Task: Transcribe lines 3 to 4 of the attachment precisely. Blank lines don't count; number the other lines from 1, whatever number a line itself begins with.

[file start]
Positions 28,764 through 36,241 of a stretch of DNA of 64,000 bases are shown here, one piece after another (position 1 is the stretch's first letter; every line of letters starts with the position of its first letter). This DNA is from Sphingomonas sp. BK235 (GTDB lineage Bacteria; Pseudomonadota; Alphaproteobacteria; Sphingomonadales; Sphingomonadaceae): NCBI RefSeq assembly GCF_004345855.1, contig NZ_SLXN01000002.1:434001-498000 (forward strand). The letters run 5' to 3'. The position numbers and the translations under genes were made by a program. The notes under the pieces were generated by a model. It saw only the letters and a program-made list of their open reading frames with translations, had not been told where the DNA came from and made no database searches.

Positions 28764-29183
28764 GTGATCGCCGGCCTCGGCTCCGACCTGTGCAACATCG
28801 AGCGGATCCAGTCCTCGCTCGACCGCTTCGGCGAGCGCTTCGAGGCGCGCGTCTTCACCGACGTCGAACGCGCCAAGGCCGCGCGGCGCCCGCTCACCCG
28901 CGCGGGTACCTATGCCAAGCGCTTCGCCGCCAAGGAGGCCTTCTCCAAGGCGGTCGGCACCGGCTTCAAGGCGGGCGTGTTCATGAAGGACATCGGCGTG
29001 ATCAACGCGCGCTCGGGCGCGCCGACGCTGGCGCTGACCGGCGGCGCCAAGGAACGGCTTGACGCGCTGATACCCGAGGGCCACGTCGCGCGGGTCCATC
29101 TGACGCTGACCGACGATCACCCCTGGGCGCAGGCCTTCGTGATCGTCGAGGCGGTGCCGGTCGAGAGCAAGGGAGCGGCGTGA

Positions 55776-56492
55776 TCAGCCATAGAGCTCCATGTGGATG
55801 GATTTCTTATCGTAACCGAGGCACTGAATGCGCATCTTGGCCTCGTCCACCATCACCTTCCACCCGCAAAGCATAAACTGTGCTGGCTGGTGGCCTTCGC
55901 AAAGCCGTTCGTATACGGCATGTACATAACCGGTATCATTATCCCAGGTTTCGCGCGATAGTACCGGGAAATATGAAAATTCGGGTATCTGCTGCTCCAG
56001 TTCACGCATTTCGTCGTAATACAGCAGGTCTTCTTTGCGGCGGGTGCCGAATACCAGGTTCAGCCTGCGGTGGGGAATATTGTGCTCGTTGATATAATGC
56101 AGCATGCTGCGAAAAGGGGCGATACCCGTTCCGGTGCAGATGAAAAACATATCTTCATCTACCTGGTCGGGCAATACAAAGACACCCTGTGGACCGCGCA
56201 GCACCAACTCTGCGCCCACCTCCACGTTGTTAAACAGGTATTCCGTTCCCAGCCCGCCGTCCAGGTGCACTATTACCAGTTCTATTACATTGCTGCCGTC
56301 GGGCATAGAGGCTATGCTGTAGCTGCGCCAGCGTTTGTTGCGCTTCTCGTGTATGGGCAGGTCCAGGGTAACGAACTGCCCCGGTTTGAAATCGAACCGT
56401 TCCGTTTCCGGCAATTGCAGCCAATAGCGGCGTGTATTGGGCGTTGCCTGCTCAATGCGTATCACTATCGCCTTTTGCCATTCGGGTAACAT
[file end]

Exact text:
28764 GTGATCGCCGGCCTCGGCTCCGACCTGTGCAACATCG
28801 AGCGGATCCAGTCCTCGCTCGACCGCTTCGGCGAGCGCTTCGAGGCGCGCGTCTTCACCGACGTCGAACGCGCCAAGGCCGCGCGGCGCCCGCTCACCCG